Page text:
I awoke in the middle of the night to eleven sled dogs sounding the alarm. They have a very distinct bark when something big is moving around nearby, and that was the bark they were using now. I heard Zombie, Misfit and Cookie all launch from their beds on either side of me, as I fumbled around in my sleeping bag for my headlamp. By the time I found it, and was able to sit up and peer out the tiny hole in my bag, two of them were already back at my side. I wondered which of the girls was still out there, just as Cookie’s bark echoed out from the middle of the bay.
“Cookie!” I shouted, and within seconds she was licking my face excitedly, telling me all about how brave she had been. I laughed as I turned on my headlamp and shined it on the far shore. I half expected to see eyes reflecting back at me, but there was nothing there. The dogs had all settled down again, so I figured whatever had set them off was long gone. I turned off my headlamp, laid back down, and drifted off to sleep.
As I made breakfast in the yurt the next morning, someone asked what the dogs had been barking at in the middle of the night. I told them that my guess was that a deer or wolf had wandered into the bay. I figured we would see the tracks when we launched, and the mystery would be solved. Boy, was it ever!
As we left the bay, crossed the portage, and dropped onto the main part of the lake, there was a set of fresh wolf tracks just to our left. “Aha!” I thought, “Mystery solved!”. Before I could point them out to the two mushers behind me, I noticed ravens up ahead in the middle of the lake. Distracted now, I forgot to point out the tracks. The ravens took off as we got closer, but there were still small dark shapes on the lake. A few seconds later and the mystery was solved without a doubt. There, just off the trail, was one of the biggest wolf kill sites that I had ever seen. Tracks came in from all directions, and the area that was packed down completely was huge in comparison to anything else I had ever come across. I stopped and waited for the teams behind me to catch up. I pointed at the kill and explained what it was. They seemed a little concerned that I was so excited about the fact that a large number of wolves had been so close to the yurt last night, but I couldn’t help it. This type of thing is part of the reason that I love my job!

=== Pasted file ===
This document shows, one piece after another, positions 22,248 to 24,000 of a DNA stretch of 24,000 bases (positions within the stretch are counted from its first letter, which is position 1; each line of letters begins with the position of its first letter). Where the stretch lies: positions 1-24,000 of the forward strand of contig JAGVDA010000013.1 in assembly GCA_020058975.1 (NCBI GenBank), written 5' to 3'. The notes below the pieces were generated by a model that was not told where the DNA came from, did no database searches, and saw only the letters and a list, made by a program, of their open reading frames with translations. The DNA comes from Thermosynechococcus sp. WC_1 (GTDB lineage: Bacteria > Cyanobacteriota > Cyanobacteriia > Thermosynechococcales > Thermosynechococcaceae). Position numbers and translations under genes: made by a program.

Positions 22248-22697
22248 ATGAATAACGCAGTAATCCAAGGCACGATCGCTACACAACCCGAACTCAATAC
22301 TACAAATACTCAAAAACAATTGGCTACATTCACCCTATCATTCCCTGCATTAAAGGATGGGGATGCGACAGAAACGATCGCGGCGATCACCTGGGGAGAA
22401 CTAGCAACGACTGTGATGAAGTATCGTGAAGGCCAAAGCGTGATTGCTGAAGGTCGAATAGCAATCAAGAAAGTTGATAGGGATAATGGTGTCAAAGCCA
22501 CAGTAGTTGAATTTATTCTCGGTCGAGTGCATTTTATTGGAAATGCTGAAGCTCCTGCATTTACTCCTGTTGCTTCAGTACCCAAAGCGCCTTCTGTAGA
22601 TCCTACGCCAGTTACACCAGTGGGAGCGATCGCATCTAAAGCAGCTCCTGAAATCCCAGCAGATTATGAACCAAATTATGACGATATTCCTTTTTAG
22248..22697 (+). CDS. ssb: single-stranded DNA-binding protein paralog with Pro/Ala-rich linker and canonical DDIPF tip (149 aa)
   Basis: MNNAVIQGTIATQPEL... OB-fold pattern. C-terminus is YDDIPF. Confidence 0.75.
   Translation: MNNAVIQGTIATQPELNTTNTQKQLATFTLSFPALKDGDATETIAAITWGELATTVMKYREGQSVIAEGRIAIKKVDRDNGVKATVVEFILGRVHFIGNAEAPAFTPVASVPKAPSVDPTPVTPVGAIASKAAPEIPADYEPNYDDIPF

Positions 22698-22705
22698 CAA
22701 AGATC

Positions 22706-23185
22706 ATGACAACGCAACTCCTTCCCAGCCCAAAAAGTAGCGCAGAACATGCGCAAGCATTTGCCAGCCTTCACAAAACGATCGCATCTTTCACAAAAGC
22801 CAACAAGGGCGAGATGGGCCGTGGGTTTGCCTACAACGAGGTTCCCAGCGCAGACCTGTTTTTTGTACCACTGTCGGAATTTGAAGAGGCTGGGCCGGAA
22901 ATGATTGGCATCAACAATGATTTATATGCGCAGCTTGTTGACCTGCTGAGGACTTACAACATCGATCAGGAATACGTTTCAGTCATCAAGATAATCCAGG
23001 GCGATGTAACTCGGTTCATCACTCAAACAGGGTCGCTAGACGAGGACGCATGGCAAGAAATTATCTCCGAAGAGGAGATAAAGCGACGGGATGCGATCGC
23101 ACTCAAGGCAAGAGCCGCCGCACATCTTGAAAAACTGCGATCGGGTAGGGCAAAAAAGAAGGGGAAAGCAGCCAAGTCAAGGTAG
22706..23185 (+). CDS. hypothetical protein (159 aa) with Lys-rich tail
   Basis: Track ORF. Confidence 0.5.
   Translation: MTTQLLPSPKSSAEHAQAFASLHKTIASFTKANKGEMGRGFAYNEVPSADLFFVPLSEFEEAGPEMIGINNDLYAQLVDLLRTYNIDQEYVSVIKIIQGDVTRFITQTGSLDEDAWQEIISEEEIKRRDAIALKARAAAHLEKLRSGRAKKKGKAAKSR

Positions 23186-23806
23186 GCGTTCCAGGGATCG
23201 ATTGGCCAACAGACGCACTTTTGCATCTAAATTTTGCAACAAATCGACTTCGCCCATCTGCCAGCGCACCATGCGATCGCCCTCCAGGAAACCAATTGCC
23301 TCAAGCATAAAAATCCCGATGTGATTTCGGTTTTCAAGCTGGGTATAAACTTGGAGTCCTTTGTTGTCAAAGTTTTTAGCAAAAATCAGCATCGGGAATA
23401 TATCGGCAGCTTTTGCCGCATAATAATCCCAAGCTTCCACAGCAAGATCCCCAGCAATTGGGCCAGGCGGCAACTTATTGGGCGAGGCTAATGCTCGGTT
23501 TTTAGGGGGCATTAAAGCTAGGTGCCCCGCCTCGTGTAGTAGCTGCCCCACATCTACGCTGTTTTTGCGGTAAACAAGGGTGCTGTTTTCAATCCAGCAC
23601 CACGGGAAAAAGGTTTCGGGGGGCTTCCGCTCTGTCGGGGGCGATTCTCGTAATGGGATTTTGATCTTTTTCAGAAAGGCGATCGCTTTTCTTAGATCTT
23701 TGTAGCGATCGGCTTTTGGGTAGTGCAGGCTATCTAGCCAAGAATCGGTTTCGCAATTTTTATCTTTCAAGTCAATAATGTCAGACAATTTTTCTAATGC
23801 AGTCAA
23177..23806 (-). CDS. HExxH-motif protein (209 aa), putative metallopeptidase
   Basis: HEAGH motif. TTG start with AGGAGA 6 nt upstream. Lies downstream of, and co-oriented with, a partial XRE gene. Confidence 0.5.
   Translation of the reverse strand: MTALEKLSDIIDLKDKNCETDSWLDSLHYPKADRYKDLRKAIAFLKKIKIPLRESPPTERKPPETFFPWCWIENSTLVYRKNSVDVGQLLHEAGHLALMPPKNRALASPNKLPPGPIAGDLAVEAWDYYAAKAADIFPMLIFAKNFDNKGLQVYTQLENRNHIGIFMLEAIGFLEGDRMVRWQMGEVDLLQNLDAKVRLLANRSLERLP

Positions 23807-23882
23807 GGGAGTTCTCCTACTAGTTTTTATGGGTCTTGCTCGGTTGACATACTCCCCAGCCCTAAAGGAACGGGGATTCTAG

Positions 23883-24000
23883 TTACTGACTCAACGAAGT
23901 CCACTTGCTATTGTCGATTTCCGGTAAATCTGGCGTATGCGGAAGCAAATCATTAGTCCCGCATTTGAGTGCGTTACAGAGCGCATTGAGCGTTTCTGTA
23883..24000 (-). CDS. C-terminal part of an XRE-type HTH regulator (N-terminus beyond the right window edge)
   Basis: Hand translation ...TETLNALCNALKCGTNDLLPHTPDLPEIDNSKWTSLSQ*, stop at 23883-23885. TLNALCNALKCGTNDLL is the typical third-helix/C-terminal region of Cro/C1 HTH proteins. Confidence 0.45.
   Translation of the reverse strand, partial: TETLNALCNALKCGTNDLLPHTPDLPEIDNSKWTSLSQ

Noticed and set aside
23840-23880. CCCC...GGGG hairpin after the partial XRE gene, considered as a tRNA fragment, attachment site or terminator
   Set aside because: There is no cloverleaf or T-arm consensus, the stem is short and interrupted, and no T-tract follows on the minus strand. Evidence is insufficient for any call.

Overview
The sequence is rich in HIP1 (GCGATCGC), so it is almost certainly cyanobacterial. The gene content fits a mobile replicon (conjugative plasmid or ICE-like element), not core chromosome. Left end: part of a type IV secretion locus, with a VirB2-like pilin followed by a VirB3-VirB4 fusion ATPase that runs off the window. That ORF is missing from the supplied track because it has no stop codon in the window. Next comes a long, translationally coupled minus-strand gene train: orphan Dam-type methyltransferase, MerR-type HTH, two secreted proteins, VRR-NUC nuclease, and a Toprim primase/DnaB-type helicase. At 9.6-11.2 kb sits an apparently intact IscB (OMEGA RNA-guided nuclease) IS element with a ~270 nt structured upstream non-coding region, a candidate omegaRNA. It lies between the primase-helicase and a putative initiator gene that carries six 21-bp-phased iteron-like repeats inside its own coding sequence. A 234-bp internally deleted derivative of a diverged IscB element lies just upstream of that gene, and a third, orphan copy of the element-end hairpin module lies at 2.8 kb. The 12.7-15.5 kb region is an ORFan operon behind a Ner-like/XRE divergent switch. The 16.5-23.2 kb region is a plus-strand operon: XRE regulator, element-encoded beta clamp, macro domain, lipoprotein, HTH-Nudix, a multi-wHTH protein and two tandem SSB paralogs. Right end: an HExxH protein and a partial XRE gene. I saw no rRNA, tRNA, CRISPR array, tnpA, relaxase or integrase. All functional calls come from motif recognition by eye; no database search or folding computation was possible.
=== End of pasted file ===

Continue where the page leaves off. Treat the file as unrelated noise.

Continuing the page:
As we started moving again, I smiled to myself. For many years, the belief among the guides was that, if the situation ever arose and you needed a dog to fight off a polar bear, Misfit was the dog for the job. Now I knew the truth, though. Last night, it wasn’t Misfit that kept the curious wolf out of our bay. I decided right then that if I ever find myself in polar bear country, the one dog that I want by my side is Cookie.